Fabian’s lifeline was a warts-and-all blog he started writing from Day 1 to share his journey. “It provided a huge distraction from the madness that I was undergoing everyday with chemo, meds, hospital visits, nurses, needles, blood, fatigue, boredom, isolation, nausea, headaches, unable to move properly, weight loss (17kg, around three stone, in four weeks) and so on,” he says.
The blog quickly went viral. Suddenly, thousands of people from all over the world were sending him messages of encouragement, thanking him for sharing his experience and telling him their own cancer stories.
“Getting so much unconditional love from the readers of my blog and being able to express my inner emotions openly and truthfully was, beyond a doubt, the most wonderful experience I’ve ever had and I am certain that it saved my life. There is such a lack of mental support for cancer patients in healthcare and the storytelling balanced up most, if not all of that.”
That’s why, a year later, Fabian and his best friend Sebastian Hermelin decided to launch WarOnCancer.com. It’s a first-of-its-kind online storytelling platform where cancer sufferers and their loved ones can describe their journeys and a give people a real understanding of what it’s like to live with cancer. “I want to give others the opportunity to vent and share their journeys with people that will truly listen to them,” he explains.What makes WarOnCancer.com special? “We encourage people to write and share in their own language, and then have translate functions on the stories so that everyone can understand. It’s purely storytelling rather than a forum with threads and we do not interfere in any way with the editorial content,” says Fabian.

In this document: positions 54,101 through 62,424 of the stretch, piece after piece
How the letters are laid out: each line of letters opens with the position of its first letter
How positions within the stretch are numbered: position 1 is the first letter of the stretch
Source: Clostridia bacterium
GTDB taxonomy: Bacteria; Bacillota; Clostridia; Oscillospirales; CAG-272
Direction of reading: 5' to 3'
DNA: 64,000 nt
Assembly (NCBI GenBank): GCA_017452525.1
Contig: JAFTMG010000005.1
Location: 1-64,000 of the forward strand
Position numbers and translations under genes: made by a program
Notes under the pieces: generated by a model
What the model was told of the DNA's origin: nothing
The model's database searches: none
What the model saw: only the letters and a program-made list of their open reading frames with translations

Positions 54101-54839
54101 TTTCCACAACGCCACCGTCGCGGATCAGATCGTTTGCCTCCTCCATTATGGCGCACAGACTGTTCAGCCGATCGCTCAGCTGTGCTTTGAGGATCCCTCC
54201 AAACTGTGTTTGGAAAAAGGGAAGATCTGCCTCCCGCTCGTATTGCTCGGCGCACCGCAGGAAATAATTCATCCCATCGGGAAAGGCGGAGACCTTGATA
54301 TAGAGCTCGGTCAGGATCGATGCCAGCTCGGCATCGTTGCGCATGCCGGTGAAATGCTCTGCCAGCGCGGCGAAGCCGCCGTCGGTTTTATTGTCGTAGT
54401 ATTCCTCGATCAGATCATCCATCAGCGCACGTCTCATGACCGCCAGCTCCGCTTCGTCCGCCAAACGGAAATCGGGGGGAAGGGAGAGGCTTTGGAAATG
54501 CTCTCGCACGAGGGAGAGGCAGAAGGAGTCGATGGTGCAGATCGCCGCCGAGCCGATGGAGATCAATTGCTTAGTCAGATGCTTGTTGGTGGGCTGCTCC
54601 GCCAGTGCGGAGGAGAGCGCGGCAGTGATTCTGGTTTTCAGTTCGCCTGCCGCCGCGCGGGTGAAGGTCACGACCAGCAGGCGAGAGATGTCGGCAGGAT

Some people are very specific in their way of sharing, with a lot of focus on the actual treatment, whilst others barely mention cancer at all. Fabian points out that the range of stories is what makes it so interesting. “We like to think that each story is unique and we want that on our platform.”